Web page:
Start of test with solar energy generating noise barriers alongside highway

Alongside the A2 highway near Den Bosch, The Netherlands, two test noise barriers are installed that generate solar energy. The aim of this practical test, that was officially launched 18 June is to assess the economic and technical feasibility of this form of energy generating noise barriers. Playing a key role in the test are the LSC panels, developed by researcher Michael Debije at TU/e. The translucent, colored panels are a new type of energy source, developed jointly by TU/e. These 'luminescent solar concentrators' (LSCs) receive sun light and guide it to the side of the panels. There, it lands in concentrated form on traditional solar cells. "Thanks to their many colors the LSC are visually very attractive, which makes them ideal for use in many different situations in the built environment", explains Debije of the Department of Chemical Engineering and Chemistry, who has carried out years of research into these panels. "Further benefits are that the principle used is low cost, they can be produced in any desired, regular color, is robust, and the LSCs will even work when the sky is cloudy. That means it offers tremendous potential." Debije published his latest research findings on this subject last March in Nature. On 18 June a one-year practical test started in 's-Hertogenbosch, led by the building company Heijmans. The researchers intend to assess the feasibility of generating electricity using solar cells integrated in noise barriers or SONOBs (Solar Noise Barriers).   Cont'd...

Investment In Renewable Energy Yields More Jobs Than Fossil Fuel Sector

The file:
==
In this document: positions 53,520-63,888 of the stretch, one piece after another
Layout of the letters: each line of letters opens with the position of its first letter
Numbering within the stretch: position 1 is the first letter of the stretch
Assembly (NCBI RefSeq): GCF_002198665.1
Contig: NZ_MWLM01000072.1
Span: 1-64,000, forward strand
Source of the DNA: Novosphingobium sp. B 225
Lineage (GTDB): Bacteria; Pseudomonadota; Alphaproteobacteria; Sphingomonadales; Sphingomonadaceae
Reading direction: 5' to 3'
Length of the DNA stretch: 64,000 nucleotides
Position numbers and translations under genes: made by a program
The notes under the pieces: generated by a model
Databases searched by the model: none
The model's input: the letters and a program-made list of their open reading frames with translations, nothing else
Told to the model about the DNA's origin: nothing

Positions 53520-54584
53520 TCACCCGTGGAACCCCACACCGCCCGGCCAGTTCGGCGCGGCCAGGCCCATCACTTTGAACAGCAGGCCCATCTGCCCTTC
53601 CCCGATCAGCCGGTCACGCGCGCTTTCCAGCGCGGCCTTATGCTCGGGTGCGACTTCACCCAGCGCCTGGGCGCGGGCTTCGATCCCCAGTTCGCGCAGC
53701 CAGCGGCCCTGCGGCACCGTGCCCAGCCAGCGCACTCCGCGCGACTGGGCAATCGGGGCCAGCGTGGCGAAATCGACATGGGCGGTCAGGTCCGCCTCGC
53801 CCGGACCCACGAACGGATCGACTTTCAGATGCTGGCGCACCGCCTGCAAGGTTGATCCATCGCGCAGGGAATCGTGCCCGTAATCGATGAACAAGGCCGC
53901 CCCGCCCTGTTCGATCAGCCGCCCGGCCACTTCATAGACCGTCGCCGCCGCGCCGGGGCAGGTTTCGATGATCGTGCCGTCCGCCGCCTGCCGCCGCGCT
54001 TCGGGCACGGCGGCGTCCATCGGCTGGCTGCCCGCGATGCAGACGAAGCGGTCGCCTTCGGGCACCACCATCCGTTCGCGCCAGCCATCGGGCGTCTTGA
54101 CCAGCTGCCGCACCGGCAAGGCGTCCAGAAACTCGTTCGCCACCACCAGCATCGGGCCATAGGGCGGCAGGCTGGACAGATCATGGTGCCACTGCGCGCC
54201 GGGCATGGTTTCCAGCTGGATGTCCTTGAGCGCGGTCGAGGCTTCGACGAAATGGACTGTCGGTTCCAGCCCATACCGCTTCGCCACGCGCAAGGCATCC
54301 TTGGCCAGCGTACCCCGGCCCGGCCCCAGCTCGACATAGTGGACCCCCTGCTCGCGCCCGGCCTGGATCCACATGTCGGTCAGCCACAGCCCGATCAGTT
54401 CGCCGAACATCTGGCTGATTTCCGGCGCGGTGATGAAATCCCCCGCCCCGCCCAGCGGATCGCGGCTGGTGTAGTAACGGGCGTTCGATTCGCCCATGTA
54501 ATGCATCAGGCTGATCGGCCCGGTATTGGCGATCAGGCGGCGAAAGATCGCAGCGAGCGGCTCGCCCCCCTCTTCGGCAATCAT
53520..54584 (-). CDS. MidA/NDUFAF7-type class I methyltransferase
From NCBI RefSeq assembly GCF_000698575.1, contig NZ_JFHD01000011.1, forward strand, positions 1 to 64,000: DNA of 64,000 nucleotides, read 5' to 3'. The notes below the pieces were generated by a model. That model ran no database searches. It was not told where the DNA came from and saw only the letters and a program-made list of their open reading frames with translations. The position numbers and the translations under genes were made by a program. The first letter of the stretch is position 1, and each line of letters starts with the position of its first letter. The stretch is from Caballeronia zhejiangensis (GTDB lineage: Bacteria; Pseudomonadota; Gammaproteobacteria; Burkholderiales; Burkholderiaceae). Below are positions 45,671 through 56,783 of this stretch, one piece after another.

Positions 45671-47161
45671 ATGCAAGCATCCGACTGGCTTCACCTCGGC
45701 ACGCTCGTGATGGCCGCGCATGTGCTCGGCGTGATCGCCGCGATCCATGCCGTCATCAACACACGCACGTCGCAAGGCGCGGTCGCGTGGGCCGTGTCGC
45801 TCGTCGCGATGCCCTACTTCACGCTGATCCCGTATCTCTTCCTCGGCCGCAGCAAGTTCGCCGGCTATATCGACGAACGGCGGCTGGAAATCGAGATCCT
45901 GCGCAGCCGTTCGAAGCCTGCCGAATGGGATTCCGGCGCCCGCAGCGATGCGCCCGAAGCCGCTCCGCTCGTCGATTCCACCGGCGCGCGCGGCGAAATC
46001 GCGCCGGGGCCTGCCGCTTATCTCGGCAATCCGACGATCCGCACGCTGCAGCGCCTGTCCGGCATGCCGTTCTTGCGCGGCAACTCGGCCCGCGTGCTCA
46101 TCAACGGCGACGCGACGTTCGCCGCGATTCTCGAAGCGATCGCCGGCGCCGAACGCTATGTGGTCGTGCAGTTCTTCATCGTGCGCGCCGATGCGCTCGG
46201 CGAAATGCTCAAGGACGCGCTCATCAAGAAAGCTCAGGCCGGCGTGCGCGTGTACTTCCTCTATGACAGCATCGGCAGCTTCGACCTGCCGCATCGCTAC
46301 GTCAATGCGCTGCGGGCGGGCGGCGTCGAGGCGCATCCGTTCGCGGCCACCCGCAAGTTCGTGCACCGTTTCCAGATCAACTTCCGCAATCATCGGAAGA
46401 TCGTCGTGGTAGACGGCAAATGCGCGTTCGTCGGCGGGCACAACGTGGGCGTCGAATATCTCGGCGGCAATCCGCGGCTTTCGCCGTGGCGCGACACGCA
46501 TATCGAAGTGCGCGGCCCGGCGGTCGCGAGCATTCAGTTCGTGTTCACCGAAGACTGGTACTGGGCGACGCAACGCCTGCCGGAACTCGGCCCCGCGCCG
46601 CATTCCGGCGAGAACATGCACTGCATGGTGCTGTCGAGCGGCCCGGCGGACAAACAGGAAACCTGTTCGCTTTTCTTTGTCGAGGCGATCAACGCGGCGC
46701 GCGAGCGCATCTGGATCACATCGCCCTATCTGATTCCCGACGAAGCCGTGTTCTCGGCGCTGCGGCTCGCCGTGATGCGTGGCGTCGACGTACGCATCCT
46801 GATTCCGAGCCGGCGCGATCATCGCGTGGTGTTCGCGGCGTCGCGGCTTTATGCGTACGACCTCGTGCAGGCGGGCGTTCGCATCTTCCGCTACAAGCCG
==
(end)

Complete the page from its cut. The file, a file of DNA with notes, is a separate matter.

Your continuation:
Joshua S Hill for CleanTechnica:  A new report has determined that investments in energy-efficient and renewable energy sources yield more jobs for a set amount of spending than investing in maintaining or expanding the fossil fuel industry. [wind turbine cowboy jobs] The report, Global Green Growth: Clean Energy Industrial Investment and Expanding Job Opportunities, was published earlier this week and presented at the Vienna Energy Forum 2015 by its two authors, the Global Green Growth Institute (GGGI) and the United Nations Industrial Development Organization (UNIDO). “Significant progress has already been made in overcoming the hitherto conventional wisdom that taking steps to cut GHGs is incompatible with economic growth,” said Yvo de Boer, Director-General of GGGI. “This report moves the debate another positive step forward by showing that employment and development result from sustainable, green growth.”

24M Introduces the Semisolid Lithium-Ion Battery

Today, 24M emerged from stealth mode to introduce the semisolid lithium-ion cell, a revolutionary technology that solves the grand challenge of energy storage by enabling a new, cost-effective class of the lithium-ion battery. 24M’s semisolid lithium-ion is the most significant advancement in lithium-ion technology in more than two decades and combines an overhaul in battery cell design with a series of manufacturing innovations that, when fully implemented, will slash today’s lithium-ion costs by 50% and improve the performance of lithium-ion batteries. The technology will accelerate the global adoption of affordable energy storage. Until now, the energy storage field has had two options to try to drive down costs – build massive and complex factories to produce lithium-ion batteries in high volumes or pursue entirely new chemistries that may never move from the lab to the commercial floor. With the invention of the semisolid lithium-ion battery, 24M presents a third option – work with the world’s preferred energy storage chemistry and unlock new opportunities for cost reductions through new cell design and manufacturing innovations. 24M’s platform is the most significant advancement in lithium-ion technology since its debut more than 20 years ago.

Trina Solar to Invest $500 Million in India-Based Solar Plant